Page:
“I make a miso sauce with dark chocolate as a marinade for fish or pork. Usually miso is very salty, so miso sauce recipes often add sugar to the liquid. But I put a little stock, miso and dark chocolate in a double boiler and reduce it, then add chipotle peppers, a little rice vinegar, and some yuzu. I use it as a marinade and then finish the plate with it. The miso is very salty and the chocolate’s a bit sweet, so we’re adding some spice and acid to it, which is great. Salty, sweet, a little acid, a bit of savory, and a bit of spice—that’s why miso and chocolate work so well together.”
Chef Julian Medina Toloache

Useful Savory Chocolate Information

Following is some basic info about using cacao and chocolate for savory applications. First, for savory applications it is recommended that you use chocolate which is 70% or higher pure chocolate or cacao. The higher the percentage, the more astringent or bitter the chocolate will be, so keep that in mind while considering your flavor profiles and intended outcome.

Cacao or Cocoa – What’s the Difference?

Alright, this is a little confusing because I’ve heard/read a number of definitions about what the difference is. From a botanist perspective the difference is between a bean which is still capable of reproducing another plant and a bean which has begun the processing techniques which turn the bean into chocolate of some variation. Cacao is a bean which can still reproduce but cocoa cannot. This is a scientific/botanist definition.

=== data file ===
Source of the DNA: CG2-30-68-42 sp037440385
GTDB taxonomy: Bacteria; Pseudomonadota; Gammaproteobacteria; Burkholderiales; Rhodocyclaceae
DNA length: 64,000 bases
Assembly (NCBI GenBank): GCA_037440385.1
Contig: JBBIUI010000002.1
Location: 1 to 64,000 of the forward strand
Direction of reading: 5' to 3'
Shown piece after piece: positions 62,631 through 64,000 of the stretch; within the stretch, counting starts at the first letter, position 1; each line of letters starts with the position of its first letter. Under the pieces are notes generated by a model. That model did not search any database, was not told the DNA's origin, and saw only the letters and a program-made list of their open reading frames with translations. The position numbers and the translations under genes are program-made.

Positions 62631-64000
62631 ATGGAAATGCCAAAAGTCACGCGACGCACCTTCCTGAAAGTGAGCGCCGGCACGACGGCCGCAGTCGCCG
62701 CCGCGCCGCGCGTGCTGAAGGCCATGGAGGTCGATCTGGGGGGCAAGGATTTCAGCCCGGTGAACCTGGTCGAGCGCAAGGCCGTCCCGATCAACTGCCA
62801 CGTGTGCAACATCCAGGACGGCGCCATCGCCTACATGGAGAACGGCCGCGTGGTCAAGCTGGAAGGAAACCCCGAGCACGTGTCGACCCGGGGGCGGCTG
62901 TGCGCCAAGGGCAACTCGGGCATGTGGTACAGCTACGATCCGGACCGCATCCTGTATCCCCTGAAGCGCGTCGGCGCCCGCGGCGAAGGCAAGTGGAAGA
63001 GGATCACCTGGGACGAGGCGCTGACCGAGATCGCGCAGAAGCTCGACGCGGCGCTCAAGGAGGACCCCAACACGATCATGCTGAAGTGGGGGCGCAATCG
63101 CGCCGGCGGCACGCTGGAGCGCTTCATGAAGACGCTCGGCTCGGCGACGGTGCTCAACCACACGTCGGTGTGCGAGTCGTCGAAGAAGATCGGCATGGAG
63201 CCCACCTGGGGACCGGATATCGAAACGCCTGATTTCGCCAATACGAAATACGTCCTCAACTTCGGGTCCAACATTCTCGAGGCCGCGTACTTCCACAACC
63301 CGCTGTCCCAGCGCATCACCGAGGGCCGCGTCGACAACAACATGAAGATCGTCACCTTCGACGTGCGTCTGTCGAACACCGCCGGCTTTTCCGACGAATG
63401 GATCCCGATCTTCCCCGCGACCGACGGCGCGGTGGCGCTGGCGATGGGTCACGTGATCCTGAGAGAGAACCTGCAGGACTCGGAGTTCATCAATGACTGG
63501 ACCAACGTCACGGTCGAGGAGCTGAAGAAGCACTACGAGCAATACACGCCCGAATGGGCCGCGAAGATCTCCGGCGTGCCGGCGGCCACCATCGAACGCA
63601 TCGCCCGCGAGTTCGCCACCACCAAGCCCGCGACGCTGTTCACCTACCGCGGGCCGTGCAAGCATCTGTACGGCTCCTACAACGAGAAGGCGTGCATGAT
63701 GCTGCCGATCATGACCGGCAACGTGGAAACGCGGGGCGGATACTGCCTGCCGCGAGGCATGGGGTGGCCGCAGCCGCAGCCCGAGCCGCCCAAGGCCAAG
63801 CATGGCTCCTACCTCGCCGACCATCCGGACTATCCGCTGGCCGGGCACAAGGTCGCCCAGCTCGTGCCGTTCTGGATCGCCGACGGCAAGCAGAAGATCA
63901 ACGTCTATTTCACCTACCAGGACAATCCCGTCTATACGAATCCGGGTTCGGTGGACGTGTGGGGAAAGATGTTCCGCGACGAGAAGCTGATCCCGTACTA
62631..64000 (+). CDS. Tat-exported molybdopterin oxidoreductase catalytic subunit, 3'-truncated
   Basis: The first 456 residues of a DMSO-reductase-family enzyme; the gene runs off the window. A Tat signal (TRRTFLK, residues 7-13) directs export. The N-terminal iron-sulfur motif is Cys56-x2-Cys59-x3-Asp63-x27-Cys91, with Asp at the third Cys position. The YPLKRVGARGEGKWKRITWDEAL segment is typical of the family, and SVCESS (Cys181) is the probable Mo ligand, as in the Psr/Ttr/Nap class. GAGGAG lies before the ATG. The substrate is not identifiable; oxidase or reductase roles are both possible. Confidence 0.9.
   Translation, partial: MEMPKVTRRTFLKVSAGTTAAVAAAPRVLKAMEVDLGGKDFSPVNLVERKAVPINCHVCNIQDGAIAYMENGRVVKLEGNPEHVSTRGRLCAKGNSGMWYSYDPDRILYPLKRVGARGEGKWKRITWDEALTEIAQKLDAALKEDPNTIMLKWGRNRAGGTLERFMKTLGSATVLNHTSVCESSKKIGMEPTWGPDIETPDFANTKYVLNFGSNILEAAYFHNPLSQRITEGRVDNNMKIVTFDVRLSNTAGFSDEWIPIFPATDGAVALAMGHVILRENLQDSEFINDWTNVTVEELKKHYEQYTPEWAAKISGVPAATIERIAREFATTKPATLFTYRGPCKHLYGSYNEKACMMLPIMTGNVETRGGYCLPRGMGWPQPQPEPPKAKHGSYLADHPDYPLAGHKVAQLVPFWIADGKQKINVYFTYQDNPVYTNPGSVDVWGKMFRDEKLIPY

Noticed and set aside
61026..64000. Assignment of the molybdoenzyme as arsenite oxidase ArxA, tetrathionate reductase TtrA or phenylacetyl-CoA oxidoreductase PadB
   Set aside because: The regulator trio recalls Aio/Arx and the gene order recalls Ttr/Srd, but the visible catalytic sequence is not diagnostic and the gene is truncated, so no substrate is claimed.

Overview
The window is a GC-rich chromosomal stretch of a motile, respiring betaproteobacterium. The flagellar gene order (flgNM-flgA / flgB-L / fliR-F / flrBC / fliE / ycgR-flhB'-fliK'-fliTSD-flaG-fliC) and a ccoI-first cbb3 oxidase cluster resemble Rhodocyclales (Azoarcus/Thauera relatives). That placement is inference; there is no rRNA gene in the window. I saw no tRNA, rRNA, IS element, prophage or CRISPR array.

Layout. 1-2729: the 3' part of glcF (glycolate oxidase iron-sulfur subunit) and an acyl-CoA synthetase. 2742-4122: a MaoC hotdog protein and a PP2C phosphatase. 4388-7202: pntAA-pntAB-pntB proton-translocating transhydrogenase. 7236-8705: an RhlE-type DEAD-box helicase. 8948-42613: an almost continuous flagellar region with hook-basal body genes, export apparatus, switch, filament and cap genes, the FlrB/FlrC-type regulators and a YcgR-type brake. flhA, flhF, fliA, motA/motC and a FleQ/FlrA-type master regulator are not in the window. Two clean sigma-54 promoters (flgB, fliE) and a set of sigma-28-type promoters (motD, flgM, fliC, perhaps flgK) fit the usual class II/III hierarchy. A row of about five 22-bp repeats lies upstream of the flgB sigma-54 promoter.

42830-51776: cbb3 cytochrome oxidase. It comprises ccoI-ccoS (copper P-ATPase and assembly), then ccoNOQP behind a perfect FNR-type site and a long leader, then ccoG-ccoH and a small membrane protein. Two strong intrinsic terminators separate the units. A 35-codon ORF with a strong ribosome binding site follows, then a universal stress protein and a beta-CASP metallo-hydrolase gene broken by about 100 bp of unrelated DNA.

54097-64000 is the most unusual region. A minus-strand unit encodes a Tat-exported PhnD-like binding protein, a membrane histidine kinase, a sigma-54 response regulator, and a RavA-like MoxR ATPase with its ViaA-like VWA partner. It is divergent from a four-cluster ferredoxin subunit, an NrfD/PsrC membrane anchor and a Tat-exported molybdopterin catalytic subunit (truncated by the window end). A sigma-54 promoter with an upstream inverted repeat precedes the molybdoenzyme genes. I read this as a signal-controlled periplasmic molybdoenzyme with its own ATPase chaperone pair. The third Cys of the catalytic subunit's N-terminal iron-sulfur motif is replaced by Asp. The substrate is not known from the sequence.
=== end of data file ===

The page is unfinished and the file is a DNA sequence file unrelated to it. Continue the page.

However, the more commonly percieved interpretation is that it is simply semantics, a different spelling of the same thing, i.e. cacao is cocoa is chocolate. Lauren Adler from Chocolopolis says, “‘Cacao’ is the Spanish word, and is often used in English to refer to the cacao before it’s turned into chocolate or cocoa powder. “Cocoa” is usually used for ‘cacao’ after it’s been processed. With that said, people use the terms interchangeably these days, and it depends upon whether you’re speaking American English or British English.”

Another story has it that one of the early writers about cacao had dyslexia and simply misspelled the word. Others attribute it to the transliterations of one language to another (Mayan to Aztec to Spanish to English). And others define cocoa as cocoa powder. The final word…in the US, most often cacao is cocoa is chocolate. But refer to the writer’s interpretation if needed for clarification…I know, I hate ambiguity as well!